Museum celebrates a century of bringing art to the masses
Next weekend, the New Orleans Museum of Art is throwing itself a marathon 100th birthday party with concerts by Irvin Mayfield and Amanda Shaw, a roaring midnight DJ set by Mr. Quintron in the Great Hall, a second-line, yoga classes, movies and tours of some of the museum’s 35,000-piece permanent collection.
That’s a far cry from the 1911 opening of the Isaac Delgado Museum of Art — as NOMA was known before 1971 — a well-attended, but seemingly staid celebration of the institution. The museum’s modest permanent collection consisted of nine unremarkable paintings and objects, supplemented by the loan of 400 artworks mostly from the homes of the Crescent City’s elite.
The 31-hour anniversary celebration that starts Friday at 10 a.m. and continues until Saturday at 5 p.m., gives the museum a chance to show off “NOMA 100: Gifts for the Second Century,” a special 110-piece exhibit of birthday presents given by benefactors in honor of the centennial. The show includes artworks by everyone from Kathe Kollwitz to Matthew Barney, plus an otherworldly black-light installation by Louisiana master Keith Sonnier.
On that blustery afternoon in 1911, visitors arrived at the just-completed Beaux-Arts building in City Park from the northwest end of Esplanade Avenue via a freshly shelled roadway, flanked with newly planted shrubs and saplings. A Daily Picayune writer described the structure, designed by Mississippi-born architect Samuel A. Marx, as “a magnificent building, with its marble terrace, great pillars, heavy cornice and frieze, … like a picture of some temple of Rome or Greece, conjured up from the past.”
The museum, as originally built, was considerably smaller, since it lacked the large expansions that were grafted on in 1971 and 1993. The huge stone vases that stand sentinel on each side of the museum entrance arrived too late to be in place for the 1911 opening ceremonies.
Of the estimated 3,000 New Orleanians who attended the opening, there was a notable absence. Isaac Delgado, the Jamaican-born sugar industry magnate and philanthropist who financed the new museum was reportedly too ill to attend.
According to accounts in Prescott Dunbar’s book “The New Orleans Museum of Art: The First Seventy-Five Years,” Delgado is not remembered as a great art lover per se. Instead, he used his fortune to help provide his adopted home with the amenities that he believed would make it a great 20th-century city, including Charity Hospital and Delgado Central Trades School, now known as Delgado Community College.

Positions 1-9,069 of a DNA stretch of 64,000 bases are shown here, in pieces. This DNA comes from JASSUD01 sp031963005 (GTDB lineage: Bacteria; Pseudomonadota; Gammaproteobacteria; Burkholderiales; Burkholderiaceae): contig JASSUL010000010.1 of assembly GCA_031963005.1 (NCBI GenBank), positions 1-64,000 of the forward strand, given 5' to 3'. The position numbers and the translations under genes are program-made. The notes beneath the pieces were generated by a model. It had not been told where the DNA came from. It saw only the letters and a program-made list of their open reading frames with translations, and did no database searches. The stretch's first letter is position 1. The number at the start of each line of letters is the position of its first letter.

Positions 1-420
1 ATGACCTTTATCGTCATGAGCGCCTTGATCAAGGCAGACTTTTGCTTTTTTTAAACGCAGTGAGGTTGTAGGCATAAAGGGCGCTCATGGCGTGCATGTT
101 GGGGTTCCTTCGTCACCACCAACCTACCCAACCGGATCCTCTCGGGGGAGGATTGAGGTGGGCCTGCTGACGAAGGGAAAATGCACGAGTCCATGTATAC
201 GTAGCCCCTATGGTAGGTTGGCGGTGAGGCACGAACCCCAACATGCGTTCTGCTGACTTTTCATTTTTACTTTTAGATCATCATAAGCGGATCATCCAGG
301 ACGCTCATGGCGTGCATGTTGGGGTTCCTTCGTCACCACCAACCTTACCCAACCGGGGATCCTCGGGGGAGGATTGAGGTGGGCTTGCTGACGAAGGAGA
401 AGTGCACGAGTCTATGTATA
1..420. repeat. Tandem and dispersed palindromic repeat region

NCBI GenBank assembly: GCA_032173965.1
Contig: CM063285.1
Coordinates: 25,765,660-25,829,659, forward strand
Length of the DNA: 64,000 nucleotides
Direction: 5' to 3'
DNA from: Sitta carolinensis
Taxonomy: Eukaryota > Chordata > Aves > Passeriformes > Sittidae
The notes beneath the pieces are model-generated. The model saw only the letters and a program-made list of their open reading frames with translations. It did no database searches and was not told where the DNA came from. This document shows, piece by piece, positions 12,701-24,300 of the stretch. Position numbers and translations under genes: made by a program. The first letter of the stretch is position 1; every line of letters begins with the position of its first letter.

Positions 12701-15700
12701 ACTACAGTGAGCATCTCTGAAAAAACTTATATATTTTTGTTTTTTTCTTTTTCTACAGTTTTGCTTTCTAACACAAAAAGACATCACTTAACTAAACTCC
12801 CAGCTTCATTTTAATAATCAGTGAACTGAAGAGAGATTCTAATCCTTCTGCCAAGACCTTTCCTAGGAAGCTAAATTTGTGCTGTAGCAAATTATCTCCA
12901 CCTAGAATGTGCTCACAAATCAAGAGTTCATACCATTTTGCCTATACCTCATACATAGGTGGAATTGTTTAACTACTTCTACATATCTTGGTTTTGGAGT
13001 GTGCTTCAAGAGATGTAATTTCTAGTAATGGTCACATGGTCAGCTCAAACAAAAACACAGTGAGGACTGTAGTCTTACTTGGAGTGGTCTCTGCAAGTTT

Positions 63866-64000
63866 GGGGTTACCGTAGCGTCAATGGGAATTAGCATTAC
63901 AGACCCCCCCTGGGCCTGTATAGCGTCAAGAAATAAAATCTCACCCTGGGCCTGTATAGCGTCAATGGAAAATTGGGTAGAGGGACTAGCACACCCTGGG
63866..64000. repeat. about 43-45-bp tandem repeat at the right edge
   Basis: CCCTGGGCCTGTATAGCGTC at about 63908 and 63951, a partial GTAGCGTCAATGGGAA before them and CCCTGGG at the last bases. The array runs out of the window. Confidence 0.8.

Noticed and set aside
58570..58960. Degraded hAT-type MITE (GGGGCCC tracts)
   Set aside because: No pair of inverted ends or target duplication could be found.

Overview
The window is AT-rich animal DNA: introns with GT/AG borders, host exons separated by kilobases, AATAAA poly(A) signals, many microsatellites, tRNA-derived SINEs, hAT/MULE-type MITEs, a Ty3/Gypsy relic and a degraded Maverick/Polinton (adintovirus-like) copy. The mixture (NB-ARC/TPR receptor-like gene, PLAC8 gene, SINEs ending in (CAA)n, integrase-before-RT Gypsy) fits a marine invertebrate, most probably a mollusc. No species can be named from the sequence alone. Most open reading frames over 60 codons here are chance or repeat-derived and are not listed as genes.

In a Feb. 26, 1910, letter, Delgado stated his intentions for a museum succinctly: “My desire is to give to the citizens of New Orleans a fireproof building where works of art may be collected through gifts or loans and where exhibitions can be held … I propose to spend on such a building the sum of $150,000.”
Adjusted for inflation, Delgado’s gift would be roughly $3.5 million today.
‘What they most needed’
Ironically, as Delgado’s palace of visual art was coming into being, the 72-year-old benefactor was practically blind, according to Dunbar’s book.
As gentlemen in derbies and women in wide-brimmed Sunday hats stood by, Mayor Martin Behrman took a place on a speaker’s platform erected on the new museum steps and thanked Delgado for a perfectly appropriate addition to the cultural attractions in the artistically inclined Queen City of the South.
A Daily Picayune columnist put a finer point on the matter of appropriateness: “Isaac Delgado, if he had followed the beaten track pursued by others of our city’s munificent public benefactors, might have endowed hospitals or schools or funded libraries. All of these we have, and with far-seeing sagacity and intelligence he gave our people what they most needed.”
Inside the new museum, the balconies of the great hall were decked with palms and other foliage. Paintings with titles such as “Snow and Flood in Flanders,” “Morning on Bayou Boeuf,” and “Shrine of Venus” hung on long picture rods. Weary visitors could rest on pew-like wooden benches arranged before the closely spaced canvases.